Tag Archives: Safe Space

Pomona Progressives Create Whites-Only Club To Fight Racism

On Monday evening, a number of White Pomona College students formed a new club called “We’ve Got Work To Do: White People for Deconstructing Whiteness.” The club, open to students from all five of the Claremont Colleges, aims to “work on owning our racism, deconstructing our Whiteness, and to engage in movement & action toward dismantling White Supremacy.”

“White people at the 5C’s: we’re all racist. we’re all microaggressive. [W]e are all not only complicit in, but actively perpetuating white supremacy,” states an advertisement for the group. “Pretending that we are not racist and hoping that no one will discover our racism really doesn’t cut it. [W]e need to ACTIVELY be doing work to deconstruct our whiteness (and holding our peers accountable in doing the same).”

“Recognizing that White identity is a self-fashioned, hierarchical fantasy, Whites should attempt to dismantle Whiteness as it currently exists,” explains the group’s Facebook page, quoting Ian Haney López, a leading racial justice scholar. “Whites should renounce their privileged racial character, though not simply out of guilt or any sense of self-deprecation. Rather, they should dismantle the edifice of Whiteness because this mythological construct stands at the vortex of racial inequality in America.”

Though the community is meant to be an open space for the discussion of students’ Whiteness and its negative impacts on people of color, students within the group must be “white people who believe white supremacy exists, whether [they] have owned that [they themselves] are racist or not.” The founder of the group clarified that mixed-race students with a White parent would be able to attend, but only if they had the end goal of deconstructing their learned Whiteness. Additionally, White students who do not believe in White supremacy are not welcome.

“The group is trying to address racism in the white community. We’re not racist and we don’t hate white people,” wrote Kate Dolgenos, a senior at Pomona who joined the organization, in an email to the Independent. “I’m really happy this group has formed and I’m excited to see what we’ll do throughout the semester.”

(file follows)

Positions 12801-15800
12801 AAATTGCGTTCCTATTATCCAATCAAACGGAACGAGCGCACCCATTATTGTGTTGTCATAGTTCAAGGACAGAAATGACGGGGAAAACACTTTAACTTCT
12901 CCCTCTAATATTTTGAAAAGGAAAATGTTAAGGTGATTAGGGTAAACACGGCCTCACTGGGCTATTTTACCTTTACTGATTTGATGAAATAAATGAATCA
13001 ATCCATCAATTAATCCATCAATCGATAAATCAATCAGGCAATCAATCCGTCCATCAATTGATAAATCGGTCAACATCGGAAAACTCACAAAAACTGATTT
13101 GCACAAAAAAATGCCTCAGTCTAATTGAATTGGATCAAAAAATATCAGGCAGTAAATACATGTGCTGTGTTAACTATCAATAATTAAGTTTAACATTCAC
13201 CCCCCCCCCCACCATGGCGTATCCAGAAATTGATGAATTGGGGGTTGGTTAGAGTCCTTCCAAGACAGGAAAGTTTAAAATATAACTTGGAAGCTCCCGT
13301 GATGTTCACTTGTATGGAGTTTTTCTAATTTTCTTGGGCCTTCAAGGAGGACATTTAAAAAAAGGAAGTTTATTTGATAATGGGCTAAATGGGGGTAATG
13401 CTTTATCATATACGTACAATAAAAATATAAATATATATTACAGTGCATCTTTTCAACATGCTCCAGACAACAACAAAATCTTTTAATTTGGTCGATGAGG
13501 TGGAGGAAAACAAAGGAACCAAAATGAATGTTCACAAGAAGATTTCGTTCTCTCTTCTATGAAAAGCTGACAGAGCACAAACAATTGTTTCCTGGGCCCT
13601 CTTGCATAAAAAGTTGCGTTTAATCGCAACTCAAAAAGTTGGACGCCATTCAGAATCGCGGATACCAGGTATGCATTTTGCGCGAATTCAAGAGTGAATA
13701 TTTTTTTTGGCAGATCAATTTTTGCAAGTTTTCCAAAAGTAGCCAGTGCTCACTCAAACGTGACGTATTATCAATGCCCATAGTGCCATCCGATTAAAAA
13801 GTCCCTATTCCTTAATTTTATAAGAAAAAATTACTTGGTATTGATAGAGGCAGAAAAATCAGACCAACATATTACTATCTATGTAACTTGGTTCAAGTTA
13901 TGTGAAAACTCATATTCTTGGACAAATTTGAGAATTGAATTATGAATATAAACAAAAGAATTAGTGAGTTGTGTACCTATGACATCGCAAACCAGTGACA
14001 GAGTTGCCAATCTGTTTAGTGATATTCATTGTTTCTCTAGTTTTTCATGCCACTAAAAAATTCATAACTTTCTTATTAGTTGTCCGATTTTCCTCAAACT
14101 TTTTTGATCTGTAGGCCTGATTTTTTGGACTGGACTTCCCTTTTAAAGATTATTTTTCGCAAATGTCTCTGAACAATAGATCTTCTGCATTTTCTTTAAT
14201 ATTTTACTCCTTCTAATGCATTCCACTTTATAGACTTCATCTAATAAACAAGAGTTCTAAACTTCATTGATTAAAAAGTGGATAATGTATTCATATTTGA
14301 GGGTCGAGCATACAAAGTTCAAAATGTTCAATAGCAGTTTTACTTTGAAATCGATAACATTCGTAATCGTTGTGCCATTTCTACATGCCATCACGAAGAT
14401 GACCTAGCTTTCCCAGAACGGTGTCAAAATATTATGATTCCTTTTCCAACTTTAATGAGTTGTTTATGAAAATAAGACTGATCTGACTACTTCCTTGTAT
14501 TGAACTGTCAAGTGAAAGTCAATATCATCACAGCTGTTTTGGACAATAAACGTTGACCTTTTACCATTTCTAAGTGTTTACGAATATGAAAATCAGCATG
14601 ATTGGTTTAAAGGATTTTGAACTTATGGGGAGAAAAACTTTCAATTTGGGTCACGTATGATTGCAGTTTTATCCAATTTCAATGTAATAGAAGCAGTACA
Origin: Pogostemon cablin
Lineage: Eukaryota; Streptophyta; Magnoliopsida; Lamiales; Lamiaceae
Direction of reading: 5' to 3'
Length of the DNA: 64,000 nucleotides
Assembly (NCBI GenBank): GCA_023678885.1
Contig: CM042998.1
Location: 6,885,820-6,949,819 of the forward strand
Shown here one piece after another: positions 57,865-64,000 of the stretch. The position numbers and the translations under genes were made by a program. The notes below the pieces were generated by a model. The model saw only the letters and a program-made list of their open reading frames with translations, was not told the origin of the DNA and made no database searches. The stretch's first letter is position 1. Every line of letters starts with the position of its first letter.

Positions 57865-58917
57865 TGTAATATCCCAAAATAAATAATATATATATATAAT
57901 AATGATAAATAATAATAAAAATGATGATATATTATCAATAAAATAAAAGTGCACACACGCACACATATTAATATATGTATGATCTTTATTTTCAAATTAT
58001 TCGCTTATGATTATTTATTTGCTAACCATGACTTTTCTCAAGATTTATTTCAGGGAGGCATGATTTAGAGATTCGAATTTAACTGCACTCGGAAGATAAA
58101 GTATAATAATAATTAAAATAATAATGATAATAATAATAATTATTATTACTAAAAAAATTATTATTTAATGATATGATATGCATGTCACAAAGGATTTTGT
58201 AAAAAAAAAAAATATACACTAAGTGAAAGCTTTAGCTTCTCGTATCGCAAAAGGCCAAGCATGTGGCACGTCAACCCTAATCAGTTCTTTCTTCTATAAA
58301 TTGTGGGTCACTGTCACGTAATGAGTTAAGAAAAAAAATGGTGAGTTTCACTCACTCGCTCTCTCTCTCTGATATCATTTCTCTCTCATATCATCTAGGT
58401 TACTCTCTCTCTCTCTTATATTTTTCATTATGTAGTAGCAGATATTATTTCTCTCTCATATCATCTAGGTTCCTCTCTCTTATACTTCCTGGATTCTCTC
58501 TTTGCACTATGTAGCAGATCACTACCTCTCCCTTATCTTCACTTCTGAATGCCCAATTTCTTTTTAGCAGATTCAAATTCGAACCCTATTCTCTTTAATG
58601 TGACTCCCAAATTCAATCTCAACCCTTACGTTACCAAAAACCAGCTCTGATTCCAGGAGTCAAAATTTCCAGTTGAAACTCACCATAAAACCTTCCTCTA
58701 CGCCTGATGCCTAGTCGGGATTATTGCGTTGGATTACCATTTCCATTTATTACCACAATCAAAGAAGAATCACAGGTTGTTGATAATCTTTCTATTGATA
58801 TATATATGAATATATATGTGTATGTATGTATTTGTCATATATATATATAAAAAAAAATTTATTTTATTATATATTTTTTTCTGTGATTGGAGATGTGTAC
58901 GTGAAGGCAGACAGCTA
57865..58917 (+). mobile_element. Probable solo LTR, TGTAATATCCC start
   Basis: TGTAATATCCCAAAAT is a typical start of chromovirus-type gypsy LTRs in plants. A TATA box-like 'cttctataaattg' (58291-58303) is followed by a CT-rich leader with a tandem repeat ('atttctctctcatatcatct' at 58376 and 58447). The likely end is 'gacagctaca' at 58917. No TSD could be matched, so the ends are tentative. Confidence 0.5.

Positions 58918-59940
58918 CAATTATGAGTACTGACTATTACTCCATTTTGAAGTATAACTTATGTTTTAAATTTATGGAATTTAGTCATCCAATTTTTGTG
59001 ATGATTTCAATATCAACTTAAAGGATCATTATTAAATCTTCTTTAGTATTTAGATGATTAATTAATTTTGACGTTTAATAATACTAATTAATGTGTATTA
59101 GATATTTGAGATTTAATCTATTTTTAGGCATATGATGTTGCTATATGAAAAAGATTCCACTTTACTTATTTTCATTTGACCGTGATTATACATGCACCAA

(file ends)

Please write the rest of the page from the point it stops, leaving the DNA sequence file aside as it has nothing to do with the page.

Not all students are as enthusiastic, however. “While I cannot comment on how the group intends to define and ‘deconstruct’ a white identity, as a cisgendered, politically liberal white male,” Dalton Martin, a junior at Pomona, said, “I feel this group may do less for persons of color rather than more. I feel that trying to codify and effectively martyr an image of white culture detracts from attempts to engage and stand in solidarity with marginalized identities.”

International students, too, found the group to potentially be harmful. “Outside of the United States, being ‘white’ is not a unified and malignant identity,” wrote one international student in an email to the Independent. “I think their brash generalization invalidates the experiences of many people who would be considered White by their standards, which does not harmonize well with embracing one’s own identity and self-love.”

“We’ve Got Work To Do” will soon be meeting to discuss their short- and long-term objectives as a community as to how to approach and handle their Whiteness, as well as how their Whiteness affects communities of color both on- and off-campus.

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Image: Flickr

Pomona College Resource Center Teaches Students Social Justice Buzzwords

On Thursday night, the REACH (Revolutionizing Education, Advancing Collaborative Hxstories [sic]) committee of the Asian American Resource Center (AARC) organized an event called “How //Not// to Talk Like an Activist” held at The Hive to teach students the definitions and usage of language used by social justice activists.

The event description states, “sometimes it’s impossible to figure out what students at the Claremont Colleges are talking about, even when we’re talking about things that everyone needs to understand. Join the AARC’s REACH committee to discuss how we can break down activist language.” The organizers added that the event will “explore key terms in describing social change and figure out how to make those terms accessible for ourselves and our communities,” and affirmed that “this event is open to students at the 7Cs and centers students of color and allies.” The event description also gave examples of what terms would be discussed: “Intersectionality. Cisheteropatriarchy. Toxic masculinity.”

According to its description, the AARC “works in collaboration with other ethnic groups, academic department and campus offices to sponsor a wide range of educational endeavors.”